Darn You, Tan Line!
I’ll cut right to the chase. I have a tan line, and I’m really ticked off about it. Were this 1992 with senior prom and graduation on the horizon, I'd be over the moon. This is 2019. I have had melanoma, basal cell carcinoma three times, and I have used Efudex for precancerous spots for five years now, and I am as mad as the devil at myself. I know better than to let myself get too much sun.
I could come up with excuses and give you the beginning of a captivating story that would rival that of the Tinman trying to explain what brought him to see the great and powerful Wizard of Oz, but I won’t bore you with details or lead you on a wild goose chase for reasons. We won’t find any. I know the reason--it’s a matter of neglect, plain and simple.
Three days in a row, I participated in outdoor activities, none of which were planned to last more than 30 minutes. I applied sunscreen all three days because even a brief stint outdoors can result in sunburn. When I say “applied sunscreen,” we are talking generously applied. I haven’t felt the desire to see my skin redden in the afternoon sun since I was diagnosed with melanoma in 2007. As much as I have read and shared about sun safety, I should have known better than to not take my bottle of 50 SPF and reapply. I did know better--I forgot.
The dreaded tan line
Two of the three days I spent outdoors during peak hours turned into 45-minute stays in the sun. On the third day, I wound up spending over an hour outdoors. On not one of these three days did I reapply sunscreen. (Yes, I should have suspected from the first two days that I might be accumulating sun exposure.) I am a fair-skinned, freckled, green-eyed strawberry blonde who knows that it’s entirely possible to acquire too much sun in less time than the recommended reapplication time frame on a bottle of sunscreen. By day 3, I had a tan line--not a proud moment for this skin cancer advocate.
In the realm of all things bad, a tan line doesn’t seem to be that big of a deal. It doesn’t seem so awful until you consider the fact that tanned skin is damaged skin. A little damage goes a long way. My experience with Efudex is a prime example. I haven’t tanned since 2007 and have faithfully used sunscreen, makeup with sunscreen, and even powders that contain at least a 30 SPF.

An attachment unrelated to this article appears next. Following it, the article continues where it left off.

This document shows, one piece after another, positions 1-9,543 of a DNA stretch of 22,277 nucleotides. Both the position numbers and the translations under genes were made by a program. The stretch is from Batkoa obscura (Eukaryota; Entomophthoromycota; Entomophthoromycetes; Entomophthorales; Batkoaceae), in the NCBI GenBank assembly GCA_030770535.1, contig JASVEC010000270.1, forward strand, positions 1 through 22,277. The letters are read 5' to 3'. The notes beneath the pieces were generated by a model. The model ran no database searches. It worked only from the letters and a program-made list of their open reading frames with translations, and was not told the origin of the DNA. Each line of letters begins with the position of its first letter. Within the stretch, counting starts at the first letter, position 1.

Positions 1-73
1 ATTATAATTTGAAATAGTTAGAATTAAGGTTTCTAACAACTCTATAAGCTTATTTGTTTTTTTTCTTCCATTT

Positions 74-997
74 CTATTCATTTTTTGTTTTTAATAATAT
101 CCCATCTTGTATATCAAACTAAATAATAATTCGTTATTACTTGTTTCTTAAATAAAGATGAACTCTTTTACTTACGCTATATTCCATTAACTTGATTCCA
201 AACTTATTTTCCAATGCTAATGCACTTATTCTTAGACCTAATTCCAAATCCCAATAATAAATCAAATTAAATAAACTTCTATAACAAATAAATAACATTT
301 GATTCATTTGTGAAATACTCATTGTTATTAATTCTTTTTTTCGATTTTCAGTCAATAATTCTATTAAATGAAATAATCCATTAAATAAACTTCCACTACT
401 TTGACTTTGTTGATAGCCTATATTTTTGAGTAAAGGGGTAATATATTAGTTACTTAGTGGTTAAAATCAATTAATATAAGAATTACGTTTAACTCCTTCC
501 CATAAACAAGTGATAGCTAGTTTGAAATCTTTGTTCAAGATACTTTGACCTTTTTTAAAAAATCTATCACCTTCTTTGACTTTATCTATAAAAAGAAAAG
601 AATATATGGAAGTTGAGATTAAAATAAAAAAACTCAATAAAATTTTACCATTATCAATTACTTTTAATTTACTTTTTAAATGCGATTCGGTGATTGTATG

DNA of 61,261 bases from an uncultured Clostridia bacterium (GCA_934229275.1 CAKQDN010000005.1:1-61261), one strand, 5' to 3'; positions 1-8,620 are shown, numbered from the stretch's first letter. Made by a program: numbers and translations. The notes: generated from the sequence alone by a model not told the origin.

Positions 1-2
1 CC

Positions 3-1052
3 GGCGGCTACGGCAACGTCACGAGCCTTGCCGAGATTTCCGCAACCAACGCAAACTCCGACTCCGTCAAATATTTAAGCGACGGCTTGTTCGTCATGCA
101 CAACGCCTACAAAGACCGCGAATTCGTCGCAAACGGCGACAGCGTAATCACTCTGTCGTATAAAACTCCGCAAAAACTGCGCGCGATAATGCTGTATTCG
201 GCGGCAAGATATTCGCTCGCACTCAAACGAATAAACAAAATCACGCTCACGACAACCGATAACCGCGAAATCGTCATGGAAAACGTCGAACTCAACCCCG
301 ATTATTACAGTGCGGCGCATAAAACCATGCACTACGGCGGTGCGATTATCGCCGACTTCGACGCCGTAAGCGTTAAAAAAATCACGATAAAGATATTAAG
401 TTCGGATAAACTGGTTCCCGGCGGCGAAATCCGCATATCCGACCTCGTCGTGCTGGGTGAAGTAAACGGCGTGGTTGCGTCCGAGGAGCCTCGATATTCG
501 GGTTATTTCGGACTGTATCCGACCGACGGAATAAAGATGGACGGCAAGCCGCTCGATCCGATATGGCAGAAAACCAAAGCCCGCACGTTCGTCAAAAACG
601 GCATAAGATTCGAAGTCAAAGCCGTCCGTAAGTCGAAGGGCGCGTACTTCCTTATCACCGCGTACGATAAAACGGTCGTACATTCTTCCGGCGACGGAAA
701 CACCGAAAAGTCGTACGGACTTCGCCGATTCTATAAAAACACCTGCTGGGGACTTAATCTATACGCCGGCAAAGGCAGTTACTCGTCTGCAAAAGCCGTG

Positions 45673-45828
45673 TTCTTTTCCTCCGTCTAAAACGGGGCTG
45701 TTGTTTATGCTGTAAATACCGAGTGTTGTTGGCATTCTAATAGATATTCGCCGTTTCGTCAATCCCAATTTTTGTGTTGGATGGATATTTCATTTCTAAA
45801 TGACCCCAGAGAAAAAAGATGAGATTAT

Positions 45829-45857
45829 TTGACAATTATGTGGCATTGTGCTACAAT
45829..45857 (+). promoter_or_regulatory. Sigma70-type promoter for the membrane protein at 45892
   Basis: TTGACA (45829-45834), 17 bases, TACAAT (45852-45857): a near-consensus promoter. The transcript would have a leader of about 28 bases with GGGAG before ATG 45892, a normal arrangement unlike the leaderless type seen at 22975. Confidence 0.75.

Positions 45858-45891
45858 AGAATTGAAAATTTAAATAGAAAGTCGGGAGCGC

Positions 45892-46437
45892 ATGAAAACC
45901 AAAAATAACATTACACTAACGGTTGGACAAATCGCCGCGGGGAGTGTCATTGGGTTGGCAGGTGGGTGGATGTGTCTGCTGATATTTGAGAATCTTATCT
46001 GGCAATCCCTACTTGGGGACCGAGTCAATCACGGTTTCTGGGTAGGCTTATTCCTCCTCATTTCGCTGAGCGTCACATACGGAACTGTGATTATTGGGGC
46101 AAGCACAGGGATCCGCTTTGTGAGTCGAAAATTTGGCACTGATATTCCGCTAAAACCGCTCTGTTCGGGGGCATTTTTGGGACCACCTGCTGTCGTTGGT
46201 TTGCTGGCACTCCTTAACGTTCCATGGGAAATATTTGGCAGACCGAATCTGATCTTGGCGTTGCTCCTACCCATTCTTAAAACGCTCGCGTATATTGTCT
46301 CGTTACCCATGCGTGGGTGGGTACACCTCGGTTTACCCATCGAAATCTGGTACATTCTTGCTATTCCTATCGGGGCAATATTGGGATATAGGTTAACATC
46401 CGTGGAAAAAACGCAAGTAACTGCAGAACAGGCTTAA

I haven’t darkened the door of a tanning salon since before my melanoma was excised by my dermatologist leaving me with 12 stitches in my upper left arm. I’ve done everything I know to do, and I am still fighting precancers on my face and chest caused by tanning beginning in the late 80s ending in 2007. I used to fight to get a tan line to appear. Now, well, I’m just fighting mad if I see one.
Using sunscreen responsibly
I said all that to say this: sunscreen is not a be-all end-all. Used properly, sunscreen helps reduce your chances of sunburn thereby reducing your chances of developing skin cancer down the road. Sunscreen applied once during a stay outdoors will only benefit you for a short time and must be reapplied, especially if you are sweating excessively or getting in and out of the water.
Don’t ever assume the recommended reapplication time is a one-size-fits-all deal. Every day is different, and every sunscreen user applies with his/her own level of enthusiasm. While one person might be fairly generous and slap on a thick, almost bluish-white layer of the lotion, the next might wind up with a thin layer covering the skin.
Be like me--use sunscreen. Be better than I was last week--reapply often.
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